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Saturday, January 2, 2016

Saturday Finances—Charitable Giving: DAF

Making donations through a charitable fund



one way to give



Here's an interesting idea!  Pay it forward


DAF: Donor-Advised Fund


What is a "donor-advised" fund?

A donor-advised fund is a charitable giving vehicle administered by a public charity that is created to manage charitable donations on behalf of organizations, families, or individuals. 

Schwab, Vanguard, T. Rowe Price & Fidelity all have charitable foundations. 
  

How does it work?

A donating individual or organization opens an account in the fund and deposits cash, securities, or other financial instruments.

The donating party surrenders ownership of anything that is put into the fund, but retains advisory privileges over how their account is invested, as well as how their account distributes money to charities.


How is it different from donating directly to an organization?

In a donor-advised fund, the donor only advises the sponsoring organization.  The donor does not retain absolute administrative control over its charitable distributions.  The donor states preferences and makes recommendations, but the fund makes the charitable grants based on the preferences of the donor.  


What are the advantages & disadvantages to giving through a DAF?

  • Flexibility.  Some charities are not set up to receive gifts of securities.  If you use a DAF for charitable donations, select charities that can receive securities (e.g., stocks, bonds, mutual funds, etc.).  DAFs can administer cash donations, as well as donations of securities.  
  • Value.  With a DAF, a donor can donate shares of stock that may appreciate in value and exceed the original cash price of the shares.  The donor spends less, but gives more.    
  • Ease.  Say, you want to donate 100 shares of valuable stock.  It may be a gigantic hassle to directly donate 5 shares each to 20 of your favorite charities.  It's a lot easier to donate 100 shares of a stock to a DAF, then make 20 different recommendations for charities.  DAFs will adhere to the donor's recommendations, in most cases.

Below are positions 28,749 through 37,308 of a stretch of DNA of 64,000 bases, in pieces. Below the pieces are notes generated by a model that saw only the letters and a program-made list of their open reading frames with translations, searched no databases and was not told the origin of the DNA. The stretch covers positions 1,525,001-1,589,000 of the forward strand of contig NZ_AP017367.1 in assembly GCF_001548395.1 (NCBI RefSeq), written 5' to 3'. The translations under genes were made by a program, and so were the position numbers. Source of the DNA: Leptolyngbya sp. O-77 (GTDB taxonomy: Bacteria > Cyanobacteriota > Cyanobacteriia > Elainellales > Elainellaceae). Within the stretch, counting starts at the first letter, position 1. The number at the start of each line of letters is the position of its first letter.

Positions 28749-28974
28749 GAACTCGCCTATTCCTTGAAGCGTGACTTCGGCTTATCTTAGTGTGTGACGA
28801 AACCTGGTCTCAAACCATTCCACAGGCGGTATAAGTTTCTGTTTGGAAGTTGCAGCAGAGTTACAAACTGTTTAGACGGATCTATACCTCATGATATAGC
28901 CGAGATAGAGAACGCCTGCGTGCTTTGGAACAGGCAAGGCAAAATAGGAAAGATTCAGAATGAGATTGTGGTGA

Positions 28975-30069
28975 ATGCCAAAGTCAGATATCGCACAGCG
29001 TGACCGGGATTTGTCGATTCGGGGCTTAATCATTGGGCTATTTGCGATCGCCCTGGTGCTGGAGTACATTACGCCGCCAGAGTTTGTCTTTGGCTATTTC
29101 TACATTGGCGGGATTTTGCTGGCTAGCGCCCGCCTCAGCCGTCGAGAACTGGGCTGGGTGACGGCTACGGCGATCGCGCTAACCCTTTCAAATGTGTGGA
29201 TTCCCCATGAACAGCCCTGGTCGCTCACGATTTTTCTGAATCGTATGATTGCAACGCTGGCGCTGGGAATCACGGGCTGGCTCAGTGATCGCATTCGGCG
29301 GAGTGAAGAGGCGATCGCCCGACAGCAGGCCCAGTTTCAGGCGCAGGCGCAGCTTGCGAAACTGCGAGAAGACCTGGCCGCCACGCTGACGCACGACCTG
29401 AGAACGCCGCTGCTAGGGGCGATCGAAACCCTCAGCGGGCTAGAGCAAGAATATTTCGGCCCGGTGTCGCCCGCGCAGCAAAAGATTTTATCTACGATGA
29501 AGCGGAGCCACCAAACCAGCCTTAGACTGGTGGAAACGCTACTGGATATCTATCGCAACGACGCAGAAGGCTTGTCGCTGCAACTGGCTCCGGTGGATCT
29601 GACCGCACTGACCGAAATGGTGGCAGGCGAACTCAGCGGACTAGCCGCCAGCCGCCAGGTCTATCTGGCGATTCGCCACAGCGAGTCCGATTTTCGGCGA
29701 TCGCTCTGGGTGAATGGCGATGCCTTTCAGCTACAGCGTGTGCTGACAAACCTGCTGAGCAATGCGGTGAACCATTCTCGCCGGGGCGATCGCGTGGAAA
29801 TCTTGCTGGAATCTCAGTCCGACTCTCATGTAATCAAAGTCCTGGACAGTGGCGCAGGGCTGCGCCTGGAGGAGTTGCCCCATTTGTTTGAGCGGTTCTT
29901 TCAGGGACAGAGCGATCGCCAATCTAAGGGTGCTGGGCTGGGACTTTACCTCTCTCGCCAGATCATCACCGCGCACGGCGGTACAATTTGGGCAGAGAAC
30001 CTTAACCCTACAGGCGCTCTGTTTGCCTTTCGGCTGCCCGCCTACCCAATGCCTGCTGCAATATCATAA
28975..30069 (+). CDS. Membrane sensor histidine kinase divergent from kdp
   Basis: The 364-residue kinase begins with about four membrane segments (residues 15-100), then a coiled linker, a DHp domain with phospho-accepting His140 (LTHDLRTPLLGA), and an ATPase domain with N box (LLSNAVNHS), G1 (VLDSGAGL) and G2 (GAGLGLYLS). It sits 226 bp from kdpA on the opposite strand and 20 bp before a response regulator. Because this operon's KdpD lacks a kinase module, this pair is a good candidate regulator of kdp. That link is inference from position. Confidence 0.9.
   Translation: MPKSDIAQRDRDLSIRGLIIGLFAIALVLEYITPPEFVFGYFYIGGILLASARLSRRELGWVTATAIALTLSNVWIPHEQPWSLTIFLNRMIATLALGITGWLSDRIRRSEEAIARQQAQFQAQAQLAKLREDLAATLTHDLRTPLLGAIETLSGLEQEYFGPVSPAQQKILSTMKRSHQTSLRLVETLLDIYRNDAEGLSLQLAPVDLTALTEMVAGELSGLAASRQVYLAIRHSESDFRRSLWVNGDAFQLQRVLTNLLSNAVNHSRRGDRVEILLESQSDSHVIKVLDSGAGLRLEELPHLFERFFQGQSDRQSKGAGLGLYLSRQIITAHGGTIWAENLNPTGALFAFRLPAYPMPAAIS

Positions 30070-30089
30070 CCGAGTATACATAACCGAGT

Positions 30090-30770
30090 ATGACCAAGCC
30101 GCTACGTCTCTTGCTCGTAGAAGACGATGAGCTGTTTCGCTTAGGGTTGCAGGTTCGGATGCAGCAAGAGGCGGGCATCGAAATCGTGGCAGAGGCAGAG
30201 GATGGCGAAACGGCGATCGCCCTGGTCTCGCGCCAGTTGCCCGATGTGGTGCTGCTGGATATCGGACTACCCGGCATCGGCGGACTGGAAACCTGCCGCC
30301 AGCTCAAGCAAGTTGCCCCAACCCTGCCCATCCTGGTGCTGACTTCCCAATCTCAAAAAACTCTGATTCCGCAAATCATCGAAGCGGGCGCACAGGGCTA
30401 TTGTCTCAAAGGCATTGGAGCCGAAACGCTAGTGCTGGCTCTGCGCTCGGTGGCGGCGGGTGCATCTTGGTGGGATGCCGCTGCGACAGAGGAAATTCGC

• Convenient tax write-off.  Current U.S. tax law allows the donor of appreciated assets to get a tax deduction for the market value of the donation and avoid capital gains taxes.  This makes donating appreciated assets to a charitable fund more attractive than selling the assets and donating cash.  The biggest criticism of donor-advised funds is that they can serve as financial holding pens for the assets of people who want to grab a tax deduction, but have no immediate plans for any actual charitable giving.  The charitable impact is zip if the fund does not grant the money to nonprofits.  It's up to the donor to get the assets moving and stipulate which charities are to receive the donations.  
  • Greater benefit.  Charities may receive more through donations of securities than what an individual might be willing to contribute via check or credit card.  Again, this gets back to asset appreciation. 
  • Giving through a DAF is like having your own personal philanthropic foundation without the costs associated with running a private foundation.  
  • Erosion.  Fees associated with DAF accounts vary.  Look for low-cost, no-load funds or best-in-class performers.  As with any investment decision, do your homework and look closely at all of the hidden fees.  By the time a donor distributes money to a charity from a donor-advised fund, some of the assets will be chipped away by fees.  
  • Anonymity.  Because contributions to a donor-directed foundation are not required to be made public, individuals and corporations may choose to remain anonymous.  Donors have the same option with direct donations. 

More info on DAFs






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